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Sharing Your Location… In a Flash

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Imagine this: You’re at home one evening when a sudden storm knocks out your power. You reach for that flashlight you keep in the kitchen drawer just for emergencies. You flip the switch, and the flashlight asks for your location. That would be weird, huh?

Blue Smart PhoneWell, that could be exactly what’s happening — on your phone.

Since February 2011, people have downloaded the Brightest Flashlight app to more than 50 million Android devices — making it one of the most popular free apps on the Android marketplace. According to the FTC, most of these users probably didn’t realize that anytime they launched the app, it collected and broadcasted their locations and device IDs to advertising networks and other third parties. 

Goldenshores Technologies, the developer behind the Brightest Flashlight, has agreed to settle FTC charges that the company didn’t adequately disclose what information it collected and shared — not in the app’s user agreement or anywhere else.

If you want to know more about what apps collect and share about you, check out Understanding Mobile Apps.


Does this mean they will no longer be able to collect this information or will they just be allowed to notify us that they are collecting the info?

Hi, Mary,

The settlement prohibits the defendants from misrepresenting how people's information is collected and shared and how much control people have over the way their information is used. The settlement requires the defendants to provide a just-in-time disclosure that fully informs users when, how, and why their geolocation information is being collected, used and shared, and requires defendants to obtain people’s affirmative express consent before doing so.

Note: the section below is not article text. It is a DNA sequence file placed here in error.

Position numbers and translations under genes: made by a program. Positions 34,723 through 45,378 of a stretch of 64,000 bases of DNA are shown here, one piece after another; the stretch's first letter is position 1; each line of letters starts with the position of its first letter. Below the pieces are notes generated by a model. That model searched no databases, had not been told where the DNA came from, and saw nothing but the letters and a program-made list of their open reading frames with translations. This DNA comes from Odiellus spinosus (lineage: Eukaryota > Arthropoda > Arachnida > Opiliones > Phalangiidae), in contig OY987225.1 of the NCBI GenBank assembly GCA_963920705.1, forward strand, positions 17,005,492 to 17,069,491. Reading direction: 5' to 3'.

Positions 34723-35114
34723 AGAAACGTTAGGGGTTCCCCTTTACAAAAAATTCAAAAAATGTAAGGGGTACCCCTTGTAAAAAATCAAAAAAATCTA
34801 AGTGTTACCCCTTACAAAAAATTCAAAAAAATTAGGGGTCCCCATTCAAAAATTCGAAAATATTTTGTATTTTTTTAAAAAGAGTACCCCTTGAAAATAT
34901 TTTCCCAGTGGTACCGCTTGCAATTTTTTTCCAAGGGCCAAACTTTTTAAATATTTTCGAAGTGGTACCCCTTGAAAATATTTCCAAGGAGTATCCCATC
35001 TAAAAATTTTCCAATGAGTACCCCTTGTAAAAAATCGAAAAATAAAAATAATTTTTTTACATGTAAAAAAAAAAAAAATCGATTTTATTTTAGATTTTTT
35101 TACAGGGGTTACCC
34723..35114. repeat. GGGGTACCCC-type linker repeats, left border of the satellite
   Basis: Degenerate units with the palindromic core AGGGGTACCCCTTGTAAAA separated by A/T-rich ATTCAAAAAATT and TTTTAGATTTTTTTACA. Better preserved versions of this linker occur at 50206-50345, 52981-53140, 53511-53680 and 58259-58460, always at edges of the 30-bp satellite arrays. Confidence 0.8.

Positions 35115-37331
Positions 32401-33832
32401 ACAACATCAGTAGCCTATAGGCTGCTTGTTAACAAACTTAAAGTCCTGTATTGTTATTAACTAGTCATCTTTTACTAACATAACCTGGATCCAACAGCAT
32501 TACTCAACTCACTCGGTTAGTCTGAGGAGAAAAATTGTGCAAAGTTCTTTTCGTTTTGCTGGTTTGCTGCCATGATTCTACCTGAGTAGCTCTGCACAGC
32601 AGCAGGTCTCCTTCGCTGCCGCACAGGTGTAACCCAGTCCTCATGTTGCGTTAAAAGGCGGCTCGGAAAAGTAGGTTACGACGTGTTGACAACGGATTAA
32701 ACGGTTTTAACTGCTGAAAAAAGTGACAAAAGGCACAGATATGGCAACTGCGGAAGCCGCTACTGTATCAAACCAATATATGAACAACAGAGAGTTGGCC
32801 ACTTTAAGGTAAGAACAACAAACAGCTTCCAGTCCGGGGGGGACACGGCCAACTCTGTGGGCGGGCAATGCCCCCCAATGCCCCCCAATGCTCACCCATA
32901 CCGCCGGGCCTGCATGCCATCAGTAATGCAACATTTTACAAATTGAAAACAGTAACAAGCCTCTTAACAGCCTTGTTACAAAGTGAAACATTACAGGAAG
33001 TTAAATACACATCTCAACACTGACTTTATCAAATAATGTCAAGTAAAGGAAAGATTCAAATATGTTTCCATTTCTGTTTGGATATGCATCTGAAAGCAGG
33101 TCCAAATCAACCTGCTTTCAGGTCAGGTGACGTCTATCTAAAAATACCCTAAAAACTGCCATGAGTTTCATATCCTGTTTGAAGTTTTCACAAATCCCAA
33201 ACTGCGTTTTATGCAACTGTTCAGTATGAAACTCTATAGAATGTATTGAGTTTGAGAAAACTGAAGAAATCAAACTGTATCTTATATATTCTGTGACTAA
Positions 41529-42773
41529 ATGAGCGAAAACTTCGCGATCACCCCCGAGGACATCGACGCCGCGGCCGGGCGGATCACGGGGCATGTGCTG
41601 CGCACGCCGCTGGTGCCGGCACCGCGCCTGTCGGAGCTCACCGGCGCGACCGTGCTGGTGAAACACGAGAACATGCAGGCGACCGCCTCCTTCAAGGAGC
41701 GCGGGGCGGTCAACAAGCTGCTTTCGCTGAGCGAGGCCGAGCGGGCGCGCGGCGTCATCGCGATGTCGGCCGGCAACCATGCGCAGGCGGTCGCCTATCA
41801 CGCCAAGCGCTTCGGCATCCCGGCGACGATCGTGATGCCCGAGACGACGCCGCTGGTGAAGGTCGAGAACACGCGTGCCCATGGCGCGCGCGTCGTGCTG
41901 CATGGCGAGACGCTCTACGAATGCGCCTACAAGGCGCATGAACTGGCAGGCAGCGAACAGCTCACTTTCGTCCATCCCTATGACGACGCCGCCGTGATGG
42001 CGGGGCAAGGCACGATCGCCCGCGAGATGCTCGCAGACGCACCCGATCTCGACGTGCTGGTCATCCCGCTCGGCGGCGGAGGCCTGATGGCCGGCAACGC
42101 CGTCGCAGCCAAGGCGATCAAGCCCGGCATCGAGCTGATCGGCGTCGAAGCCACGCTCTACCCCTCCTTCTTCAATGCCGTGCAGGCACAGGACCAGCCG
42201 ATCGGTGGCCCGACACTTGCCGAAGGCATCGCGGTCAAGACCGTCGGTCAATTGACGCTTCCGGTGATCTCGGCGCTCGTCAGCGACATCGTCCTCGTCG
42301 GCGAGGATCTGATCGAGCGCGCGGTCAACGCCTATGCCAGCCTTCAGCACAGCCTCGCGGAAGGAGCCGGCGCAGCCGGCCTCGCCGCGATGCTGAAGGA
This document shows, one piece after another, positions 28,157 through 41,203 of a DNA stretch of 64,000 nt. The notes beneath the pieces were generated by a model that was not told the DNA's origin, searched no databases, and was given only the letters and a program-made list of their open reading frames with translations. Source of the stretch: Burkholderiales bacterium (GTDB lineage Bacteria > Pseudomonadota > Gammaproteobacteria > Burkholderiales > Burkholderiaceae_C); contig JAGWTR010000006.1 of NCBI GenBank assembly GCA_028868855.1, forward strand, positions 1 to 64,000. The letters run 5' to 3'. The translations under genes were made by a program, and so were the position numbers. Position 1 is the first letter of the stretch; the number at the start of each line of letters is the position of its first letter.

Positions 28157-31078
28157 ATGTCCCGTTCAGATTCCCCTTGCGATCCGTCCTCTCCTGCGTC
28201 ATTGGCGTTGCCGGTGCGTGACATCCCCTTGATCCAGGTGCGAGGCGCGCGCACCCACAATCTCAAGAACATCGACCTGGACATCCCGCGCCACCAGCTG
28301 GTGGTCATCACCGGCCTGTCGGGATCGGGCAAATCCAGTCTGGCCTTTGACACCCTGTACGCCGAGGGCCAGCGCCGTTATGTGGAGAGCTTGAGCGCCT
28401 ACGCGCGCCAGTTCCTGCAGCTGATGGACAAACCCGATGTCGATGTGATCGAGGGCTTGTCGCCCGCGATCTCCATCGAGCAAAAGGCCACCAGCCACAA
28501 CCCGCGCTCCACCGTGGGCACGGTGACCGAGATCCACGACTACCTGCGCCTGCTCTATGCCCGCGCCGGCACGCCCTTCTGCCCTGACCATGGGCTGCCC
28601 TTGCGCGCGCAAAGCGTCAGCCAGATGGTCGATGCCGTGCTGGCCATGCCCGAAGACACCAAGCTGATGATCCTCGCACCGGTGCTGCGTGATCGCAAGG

The defendants also will be required to delete any personal information collected from people through the Brightest Flashlight app.

The FTC will accept comments on this proposed settlement for thirty days.

Let me be the one named in the class action for plenty. ;}~~~~

I think companies need to disclose this information. Can you force them to delete our information? Is it safe to keep the app? Thanks!

I would not keep it. The first story I read on this was a news story with a security tech expert. He recommended not only deletion but a factory reset as spyware can remain after the app is deleted. He recommended if you wanted a flashlight app to look at the file size in bytes. Most flashlights are ranging from 1.5Megabytes on up to 5MB. I had one that had an insane size of 14MB! There is one on Googles app store called Privacy Flashlight that is a mere 138kilobytes with permissions only to control the LED using the camera. There is no need for a simple flashlight to get over 600-700kb even with bells and whistles. Even at 5MB the app I got is close to 50 times smaller than the highest end of average range. The one I had is no longer available on the app store. Gee I wonder why? The app creators running scared I'd say. The info on the flashlight app I now have specifically mentions this FTC case. I installed it and highly recommend you do the same.

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